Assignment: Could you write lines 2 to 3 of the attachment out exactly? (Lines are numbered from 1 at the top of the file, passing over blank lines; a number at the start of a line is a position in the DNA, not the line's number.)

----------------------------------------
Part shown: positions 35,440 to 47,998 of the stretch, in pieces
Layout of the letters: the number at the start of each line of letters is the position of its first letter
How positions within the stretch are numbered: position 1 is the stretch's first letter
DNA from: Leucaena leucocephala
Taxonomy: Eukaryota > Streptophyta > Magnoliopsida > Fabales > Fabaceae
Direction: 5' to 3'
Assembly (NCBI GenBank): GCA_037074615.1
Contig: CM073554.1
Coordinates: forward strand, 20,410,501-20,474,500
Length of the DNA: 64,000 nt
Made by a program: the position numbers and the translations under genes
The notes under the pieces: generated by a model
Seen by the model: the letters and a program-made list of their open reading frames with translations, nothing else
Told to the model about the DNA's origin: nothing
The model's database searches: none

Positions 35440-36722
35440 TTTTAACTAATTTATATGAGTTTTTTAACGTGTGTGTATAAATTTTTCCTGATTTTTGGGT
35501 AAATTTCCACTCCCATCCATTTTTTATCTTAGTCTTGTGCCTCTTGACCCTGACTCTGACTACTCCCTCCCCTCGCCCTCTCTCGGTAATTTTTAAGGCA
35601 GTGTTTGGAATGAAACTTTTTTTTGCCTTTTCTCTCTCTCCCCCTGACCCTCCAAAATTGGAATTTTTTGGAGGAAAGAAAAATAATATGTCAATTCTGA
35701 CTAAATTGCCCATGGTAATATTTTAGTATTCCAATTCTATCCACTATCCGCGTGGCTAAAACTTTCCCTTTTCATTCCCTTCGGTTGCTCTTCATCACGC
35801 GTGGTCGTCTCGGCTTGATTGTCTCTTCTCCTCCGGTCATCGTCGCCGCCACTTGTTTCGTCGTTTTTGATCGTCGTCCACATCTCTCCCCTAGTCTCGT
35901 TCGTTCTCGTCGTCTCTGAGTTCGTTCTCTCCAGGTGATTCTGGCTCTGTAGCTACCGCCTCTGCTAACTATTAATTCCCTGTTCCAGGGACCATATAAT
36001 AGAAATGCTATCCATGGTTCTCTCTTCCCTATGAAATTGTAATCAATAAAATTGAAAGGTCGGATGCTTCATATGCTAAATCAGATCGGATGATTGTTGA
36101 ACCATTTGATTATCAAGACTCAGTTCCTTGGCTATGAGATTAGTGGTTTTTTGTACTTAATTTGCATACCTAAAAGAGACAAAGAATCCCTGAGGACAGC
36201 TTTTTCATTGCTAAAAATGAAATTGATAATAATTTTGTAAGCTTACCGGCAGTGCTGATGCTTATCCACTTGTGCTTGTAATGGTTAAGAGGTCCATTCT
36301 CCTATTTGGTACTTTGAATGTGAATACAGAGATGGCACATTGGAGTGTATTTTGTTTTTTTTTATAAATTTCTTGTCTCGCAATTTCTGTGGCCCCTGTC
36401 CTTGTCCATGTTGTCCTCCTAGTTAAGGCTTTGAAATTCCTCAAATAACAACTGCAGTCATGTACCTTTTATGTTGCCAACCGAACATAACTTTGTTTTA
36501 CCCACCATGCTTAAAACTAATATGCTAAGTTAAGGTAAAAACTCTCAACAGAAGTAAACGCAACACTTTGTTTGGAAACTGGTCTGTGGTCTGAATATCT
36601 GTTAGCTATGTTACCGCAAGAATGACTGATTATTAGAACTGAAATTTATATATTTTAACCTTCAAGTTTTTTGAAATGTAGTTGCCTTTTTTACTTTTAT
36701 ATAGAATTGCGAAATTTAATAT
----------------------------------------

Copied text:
Layout of the letters: the number at the start of each line of letters is the position of its first letter
How positions within the stretch are numbered: position 1 is the stretch's first letter